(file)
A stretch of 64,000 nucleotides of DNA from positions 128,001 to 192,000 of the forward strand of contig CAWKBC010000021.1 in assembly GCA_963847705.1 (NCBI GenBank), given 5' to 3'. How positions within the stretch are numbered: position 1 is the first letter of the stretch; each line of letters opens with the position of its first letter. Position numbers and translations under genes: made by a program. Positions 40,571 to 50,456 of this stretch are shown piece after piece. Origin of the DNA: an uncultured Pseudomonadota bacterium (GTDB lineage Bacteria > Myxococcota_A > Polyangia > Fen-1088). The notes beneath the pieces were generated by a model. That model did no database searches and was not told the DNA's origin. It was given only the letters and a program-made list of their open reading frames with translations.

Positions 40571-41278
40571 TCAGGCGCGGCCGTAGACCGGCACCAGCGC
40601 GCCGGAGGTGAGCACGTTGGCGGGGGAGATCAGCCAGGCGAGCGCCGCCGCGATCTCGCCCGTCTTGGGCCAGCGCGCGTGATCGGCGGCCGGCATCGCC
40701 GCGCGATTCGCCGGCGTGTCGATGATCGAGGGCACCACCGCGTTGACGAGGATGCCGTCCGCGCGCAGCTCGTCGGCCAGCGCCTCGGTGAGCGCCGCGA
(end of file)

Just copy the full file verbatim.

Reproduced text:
A stretch of 64,000 nucleotides of DNA from positions 128,001 to 192,000 of the forward strand of contig CAWKBC010000021.1 in assembly GCA_963847705.1 (NCBI GenBank), given 5' to 3'. How positions within the stretch are numbered: position 1 is the first letter of the stretch; each line of letters opens with the position of its first letter. Position numbers and translations under genes: made by a program. Positions 40,571 to 50,456 of this stretch are shown piece after piece. Origin of the DNA: an uncultured Pseudomonadota bacterium (GTDB lineage Bacteria > Myxococcota_A > Polyangia > Fen-1088). The notes beneath the pieces were generated by a model. That model did no database searches and was not told the DNA's origin. It was given only the letters and a program-made list of their open reading frames with translations.

Positions 40571-41278
40571 TCAGGCGCGGCCGTAGACCGGCACCAGCGC
40601 GCCGGAGGTGAGCACGTTGGCGGGGGAGATCAGCCAGGCGAGCGCCGCCGCGATCTCGCCCGTCTTGGGCCAGCGCGCGTGATCGGCGGCCGGCATCGCC
40701 GCGCGATTCGCCGGCGTGTCGATGATCGAGGGCACCACCGCGTTGACGAGGATGCCGTCCGCGCGCAGCTCGTCGGCCAGCGCCTCGGTGAGCGCCGCGA